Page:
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Eagle Mentor Pin on Scout Uniform


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#1 thriftyscout

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Posted 20 March 2011 - 08:18 PM

I just received what I consider to be my highest award to date as a Scoutmaster, an Eagle Mentor Pin. Is there a proper way to wear this on a Scout uniform?
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#2 BDPT00

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Posted 20 March 2011 - 08:30 PM

It would probably be nice if there were, but no. It's for civilian wear. Congratulations. BDPT00
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#3 Oak Tree

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Posted 20 March 2011 - 09:07 PM

The most common place I've seen it worn is on the collar point. It is not officially correct, but it's not that unusual to see.
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#4 Twocubdad

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Posted 20 March 2011 - 09:08 PM

How do you wear it on your uniform? Proudly.
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#5 Stosh

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Posted 20 March 2011 - 09:38 PM

I have mine pinned to the collar of my jac-shirt. Stosh
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#6 red feather

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Posted 20 March 2011 - 10:45 PM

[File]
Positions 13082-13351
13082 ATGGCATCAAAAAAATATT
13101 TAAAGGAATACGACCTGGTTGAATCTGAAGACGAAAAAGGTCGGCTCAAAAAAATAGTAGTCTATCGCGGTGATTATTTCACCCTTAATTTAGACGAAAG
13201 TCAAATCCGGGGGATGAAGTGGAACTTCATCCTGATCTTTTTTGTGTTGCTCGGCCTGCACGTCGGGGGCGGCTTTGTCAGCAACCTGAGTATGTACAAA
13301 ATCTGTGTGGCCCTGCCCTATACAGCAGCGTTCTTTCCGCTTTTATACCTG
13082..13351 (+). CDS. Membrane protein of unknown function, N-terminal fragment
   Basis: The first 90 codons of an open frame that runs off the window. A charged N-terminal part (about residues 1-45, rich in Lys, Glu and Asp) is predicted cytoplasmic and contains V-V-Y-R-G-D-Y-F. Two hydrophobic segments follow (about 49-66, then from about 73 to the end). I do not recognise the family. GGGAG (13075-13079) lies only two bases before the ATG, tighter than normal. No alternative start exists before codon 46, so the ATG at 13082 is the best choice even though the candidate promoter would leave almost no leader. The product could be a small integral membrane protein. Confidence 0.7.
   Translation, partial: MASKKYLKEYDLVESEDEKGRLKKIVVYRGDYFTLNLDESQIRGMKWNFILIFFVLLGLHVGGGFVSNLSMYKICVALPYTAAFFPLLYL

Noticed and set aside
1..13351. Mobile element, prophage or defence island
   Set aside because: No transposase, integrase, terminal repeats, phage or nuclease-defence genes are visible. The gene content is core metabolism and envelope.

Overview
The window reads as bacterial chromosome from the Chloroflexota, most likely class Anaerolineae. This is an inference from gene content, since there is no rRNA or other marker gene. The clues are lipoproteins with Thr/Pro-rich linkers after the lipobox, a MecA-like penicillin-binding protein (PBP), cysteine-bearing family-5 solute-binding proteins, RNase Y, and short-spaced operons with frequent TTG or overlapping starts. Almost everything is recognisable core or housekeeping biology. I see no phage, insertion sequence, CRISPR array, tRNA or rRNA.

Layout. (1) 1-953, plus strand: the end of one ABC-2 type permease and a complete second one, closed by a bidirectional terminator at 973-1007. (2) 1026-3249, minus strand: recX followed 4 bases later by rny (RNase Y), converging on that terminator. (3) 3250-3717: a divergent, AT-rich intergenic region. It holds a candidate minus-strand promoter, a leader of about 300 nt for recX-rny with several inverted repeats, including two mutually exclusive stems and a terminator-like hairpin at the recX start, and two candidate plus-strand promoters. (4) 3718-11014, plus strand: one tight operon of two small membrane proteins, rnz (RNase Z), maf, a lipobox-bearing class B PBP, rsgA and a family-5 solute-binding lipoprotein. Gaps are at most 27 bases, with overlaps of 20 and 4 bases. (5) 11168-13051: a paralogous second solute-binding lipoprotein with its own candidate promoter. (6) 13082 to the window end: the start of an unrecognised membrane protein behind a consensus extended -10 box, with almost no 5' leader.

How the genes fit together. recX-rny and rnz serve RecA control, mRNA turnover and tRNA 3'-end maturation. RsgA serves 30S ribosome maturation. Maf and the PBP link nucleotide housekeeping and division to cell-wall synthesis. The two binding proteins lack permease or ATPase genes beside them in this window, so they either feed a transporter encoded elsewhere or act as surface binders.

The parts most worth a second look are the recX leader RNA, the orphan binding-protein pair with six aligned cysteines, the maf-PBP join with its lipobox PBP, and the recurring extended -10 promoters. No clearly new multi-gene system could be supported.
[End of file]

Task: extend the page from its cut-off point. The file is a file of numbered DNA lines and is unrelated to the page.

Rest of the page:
Mine are on the left pocket flap, left side. The Eagles who presented them to me thanked me for wearing them as they are they ones who pinned them on, the wearing was important to them (and me). I do know which one belongs to which Eagle. yis red feather
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#7 desertrat77

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Posted 21 March 2011 - 12:04 AM

Please wear it with pride, on your uniform. As stated above, left pocket flap is the usual place.
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#8 Eagle1973

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Posted 21 March 2011 - 04:13 AM

I wear the father's pin on my left flap. The SM of our troop wears two father pins and several mentor pins. Wear it!
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#9 moosetracker

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Posted 21 March 2011 - 04:41 AM

BDPT00 - is correct with what he says they are not for the uniform. But, my husband & I follow what others say.. I put mine on my left pocket. He puts his on the left collar.. He definately has many more then me, having been advancement coordinator for our troop. My scout jobs did not have me working directly with the kids, but our whole family was a scouting family to one boy as his family wasn't involved (he gave a pin to everyone in my family, including my son).. There was one other scout I also became close to and helped guide who gave me & my husband a pin. I do believe they are the top honor an adult leader can receive..